The most difficult times can produce the greatest spiritual blessings. God truly knows just what we need at every moment!

Sunday, May 31, 2009

The Feast of Pentecost

In today’s gospel Jesus tells us “when He comes, the Spirit of Truth, He will guide you to all truth”. And it is the fulfillment of that promise of Jesus that we celebrate today, The Feast of Pentecost.

Remember Pilate's question to Jesus: "What is truth?" Well that’s a question that is still being asked today. In today’s world where do we find truth? Whom are we to believe? What is the Truth? Are we skeptical?

There seems to be a certain “lack of credibility” in the air. A lack of credibility. Businesses have folded because of financial scandals. There have been scandals in our government because officials have been caught lying about important issues.

And in our Church some of our Catholic Bishops have lost credibility because of the sexual abuse scandals. All of these scandals have one thing in common – a lack of credibility – the lack of truth.

However, there is one whom we can believe. God has absolute credibility. God gives us the Spirit of Truth so that we may be able to discover what is true.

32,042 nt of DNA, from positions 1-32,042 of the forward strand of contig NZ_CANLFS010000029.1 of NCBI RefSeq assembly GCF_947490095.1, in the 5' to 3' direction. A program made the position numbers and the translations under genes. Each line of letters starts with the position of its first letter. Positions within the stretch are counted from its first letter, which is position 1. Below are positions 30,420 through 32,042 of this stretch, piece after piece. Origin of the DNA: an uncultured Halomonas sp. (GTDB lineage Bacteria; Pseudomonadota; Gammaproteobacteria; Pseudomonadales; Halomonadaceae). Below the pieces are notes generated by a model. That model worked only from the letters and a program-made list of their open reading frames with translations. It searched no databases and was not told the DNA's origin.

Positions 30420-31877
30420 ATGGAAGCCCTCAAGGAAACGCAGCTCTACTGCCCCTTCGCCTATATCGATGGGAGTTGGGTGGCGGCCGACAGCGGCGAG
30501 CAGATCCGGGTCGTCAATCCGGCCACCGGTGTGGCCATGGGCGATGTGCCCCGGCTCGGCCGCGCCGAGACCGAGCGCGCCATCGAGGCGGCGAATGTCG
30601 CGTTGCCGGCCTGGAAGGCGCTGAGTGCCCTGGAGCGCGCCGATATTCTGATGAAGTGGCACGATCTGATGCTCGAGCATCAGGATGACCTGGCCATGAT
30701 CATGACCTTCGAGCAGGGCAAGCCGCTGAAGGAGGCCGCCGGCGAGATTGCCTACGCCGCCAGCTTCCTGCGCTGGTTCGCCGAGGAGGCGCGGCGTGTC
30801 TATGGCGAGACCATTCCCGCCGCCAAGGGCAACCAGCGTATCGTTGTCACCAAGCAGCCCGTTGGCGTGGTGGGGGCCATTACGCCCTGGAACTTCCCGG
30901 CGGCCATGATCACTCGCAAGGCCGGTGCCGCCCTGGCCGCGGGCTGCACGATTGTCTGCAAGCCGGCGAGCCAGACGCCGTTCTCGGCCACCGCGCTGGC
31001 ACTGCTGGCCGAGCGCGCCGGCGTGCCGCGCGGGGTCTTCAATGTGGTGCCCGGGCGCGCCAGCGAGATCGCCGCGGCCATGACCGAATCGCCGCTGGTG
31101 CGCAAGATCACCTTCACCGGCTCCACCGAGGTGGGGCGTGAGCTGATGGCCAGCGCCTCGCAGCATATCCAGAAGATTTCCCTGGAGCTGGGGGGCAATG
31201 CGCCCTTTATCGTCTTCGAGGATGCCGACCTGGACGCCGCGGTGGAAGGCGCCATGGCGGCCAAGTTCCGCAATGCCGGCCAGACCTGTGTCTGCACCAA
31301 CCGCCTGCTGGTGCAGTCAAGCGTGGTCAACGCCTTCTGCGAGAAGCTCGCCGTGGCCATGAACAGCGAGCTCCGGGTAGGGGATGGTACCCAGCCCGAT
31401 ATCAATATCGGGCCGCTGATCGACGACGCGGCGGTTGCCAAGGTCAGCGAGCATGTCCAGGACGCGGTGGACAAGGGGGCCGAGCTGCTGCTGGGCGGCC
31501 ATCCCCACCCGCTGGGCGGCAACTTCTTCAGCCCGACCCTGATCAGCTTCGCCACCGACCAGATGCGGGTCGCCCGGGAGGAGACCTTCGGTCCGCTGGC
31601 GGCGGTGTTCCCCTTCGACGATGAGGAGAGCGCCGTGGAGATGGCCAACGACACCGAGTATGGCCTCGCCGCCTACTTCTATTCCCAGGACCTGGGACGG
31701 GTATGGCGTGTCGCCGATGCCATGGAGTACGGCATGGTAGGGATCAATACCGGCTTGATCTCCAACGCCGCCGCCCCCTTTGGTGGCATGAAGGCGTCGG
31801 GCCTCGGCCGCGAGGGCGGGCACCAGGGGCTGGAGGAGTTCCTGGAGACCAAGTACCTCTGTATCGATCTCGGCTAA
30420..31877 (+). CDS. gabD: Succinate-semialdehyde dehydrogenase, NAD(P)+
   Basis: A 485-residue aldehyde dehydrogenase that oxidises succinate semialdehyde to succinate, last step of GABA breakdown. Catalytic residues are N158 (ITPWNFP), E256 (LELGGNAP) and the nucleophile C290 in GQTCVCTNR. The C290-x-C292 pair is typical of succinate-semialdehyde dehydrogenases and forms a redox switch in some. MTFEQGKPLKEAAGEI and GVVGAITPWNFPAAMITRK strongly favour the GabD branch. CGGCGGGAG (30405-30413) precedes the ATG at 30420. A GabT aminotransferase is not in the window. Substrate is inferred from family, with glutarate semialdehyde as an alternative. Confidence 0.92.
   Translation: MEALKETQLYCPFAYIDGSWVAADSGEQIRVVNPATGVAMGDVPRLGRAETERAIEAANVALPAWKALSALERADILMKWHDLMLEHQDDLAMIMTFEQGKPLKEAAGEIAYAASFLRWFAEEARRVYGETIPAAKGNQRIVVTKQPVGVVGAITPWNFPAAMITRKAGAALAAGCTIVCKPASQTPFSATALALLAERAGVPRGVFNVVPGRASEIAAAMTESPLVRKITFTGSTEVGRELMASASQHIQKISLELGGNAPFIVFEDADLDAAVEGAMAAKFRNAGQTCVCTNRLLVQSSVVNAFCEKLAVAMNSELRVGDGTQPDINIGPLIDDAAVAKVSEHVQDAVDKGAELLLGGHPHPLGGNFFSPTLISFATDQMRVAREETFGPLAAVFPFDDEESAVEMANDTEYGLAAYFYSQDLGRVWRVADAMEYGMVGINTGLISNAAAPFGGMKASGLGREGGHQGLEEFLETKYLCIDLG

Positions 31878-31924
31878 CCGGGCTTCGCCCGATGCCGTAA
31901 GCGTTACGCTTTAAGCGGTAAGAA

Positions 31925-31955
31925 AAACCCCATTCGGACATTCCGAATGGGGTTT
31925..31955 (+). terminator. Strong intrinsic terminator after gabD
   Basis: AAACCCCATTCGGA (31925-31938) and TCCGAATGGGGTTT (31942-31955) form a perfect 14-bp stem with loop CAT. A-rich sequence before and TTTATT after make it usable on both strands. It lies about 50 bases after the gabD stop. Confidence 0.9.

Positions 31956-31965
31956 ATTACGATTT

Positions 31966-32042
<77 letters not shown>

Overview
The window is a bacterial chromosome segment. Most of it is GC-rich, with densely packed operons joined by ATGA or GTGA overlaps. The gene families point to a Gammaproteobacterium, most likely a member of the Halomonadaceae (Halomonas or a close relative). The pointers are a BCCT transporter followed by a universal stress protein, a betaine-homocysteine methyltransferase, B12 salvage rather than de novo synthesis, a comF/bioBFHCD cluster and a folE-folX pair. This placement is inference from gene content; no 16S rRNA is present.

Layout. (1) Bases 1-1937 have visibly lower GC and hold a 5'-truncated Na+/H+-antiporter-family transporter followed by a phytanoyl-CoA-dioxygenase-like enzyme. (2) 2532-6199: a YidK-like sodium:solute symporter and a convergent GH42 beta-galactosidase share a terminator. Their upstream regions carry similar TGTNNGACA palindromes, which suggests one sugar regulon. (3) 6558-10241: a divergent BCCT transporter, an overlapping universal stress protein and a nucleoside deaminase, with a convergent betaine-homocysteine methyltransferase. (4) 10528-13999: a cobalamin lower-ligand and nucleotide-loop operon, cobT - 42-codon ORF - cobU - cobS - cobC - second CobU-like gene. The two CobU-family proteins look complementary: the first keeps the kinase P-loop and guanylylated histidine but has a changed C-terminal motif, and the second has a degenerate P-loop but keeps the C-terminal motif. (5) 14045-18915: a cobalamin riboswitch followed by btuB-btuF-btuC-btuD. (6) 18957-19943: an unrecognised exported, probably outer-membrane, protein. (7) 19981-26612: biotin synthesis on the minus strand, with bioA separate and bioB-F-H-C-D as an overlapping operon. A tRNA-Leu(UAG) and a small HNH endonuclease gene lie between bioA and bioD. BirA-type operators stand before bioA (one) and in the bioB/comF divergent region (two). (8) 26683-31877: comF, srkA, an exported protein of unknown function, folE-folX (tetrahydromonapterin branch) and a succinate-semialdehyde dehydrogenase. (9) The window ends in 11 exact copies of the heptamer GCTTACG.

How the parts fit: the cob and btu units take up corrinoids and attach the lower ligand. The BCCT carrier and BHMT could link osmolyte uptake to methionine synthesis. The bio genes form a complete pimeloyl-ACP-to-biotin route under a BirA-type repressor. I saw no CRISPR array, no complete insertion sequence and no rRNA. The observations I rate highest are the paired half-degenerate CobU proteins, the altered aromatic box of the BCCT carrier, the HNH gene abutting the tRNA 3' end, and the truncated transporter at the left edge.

And that Spirit is at work in our church and in the world.

Yes there are times in history when the workings of the Spirit do not appear to be too evident – There are times when the Spirit appears to be silent. And in today’s world we may very well be living in one of those times.

But the Spirit blows where it will and it cannot be stopped. The Truth will always come out eventually.

To know the truth we need to open our minds and our hearts to the working of the Holy Spirit.

The Holy Spirit is called "The Advocate." The word advocate, in Greek, means someone who goes to court with you, sits beside you, and gives advice and support. Very much like what we today would call an attorney or lawyer.

We do need an attorney when we are facing troubles. We also need an attorney when we have to make some big important decisions in life or in our business.

In today’s world as Christians, we are in deep trouble. We need some advice. We need some support. We have some very important decisions to make. Abortion, euthanasia, same-sex unions, assisted suicide.

We desperately need an attorney. We need the Holy Spirit who has been sent by God. We need the Holy Spirit to help us discern what is true.

The Holy Spirit offers us these gifts:

Wisdom, Understanding, Counsel, Fortitude, Knowledge, Piety, and the Fear of the Lord.

We need wisdom and knowledge to find the truth. We need Understanding to grab hold of the Truth. We need Piety and Fear of the Lord to accept the truth. And finally, we need Fortitude to live by the Truth.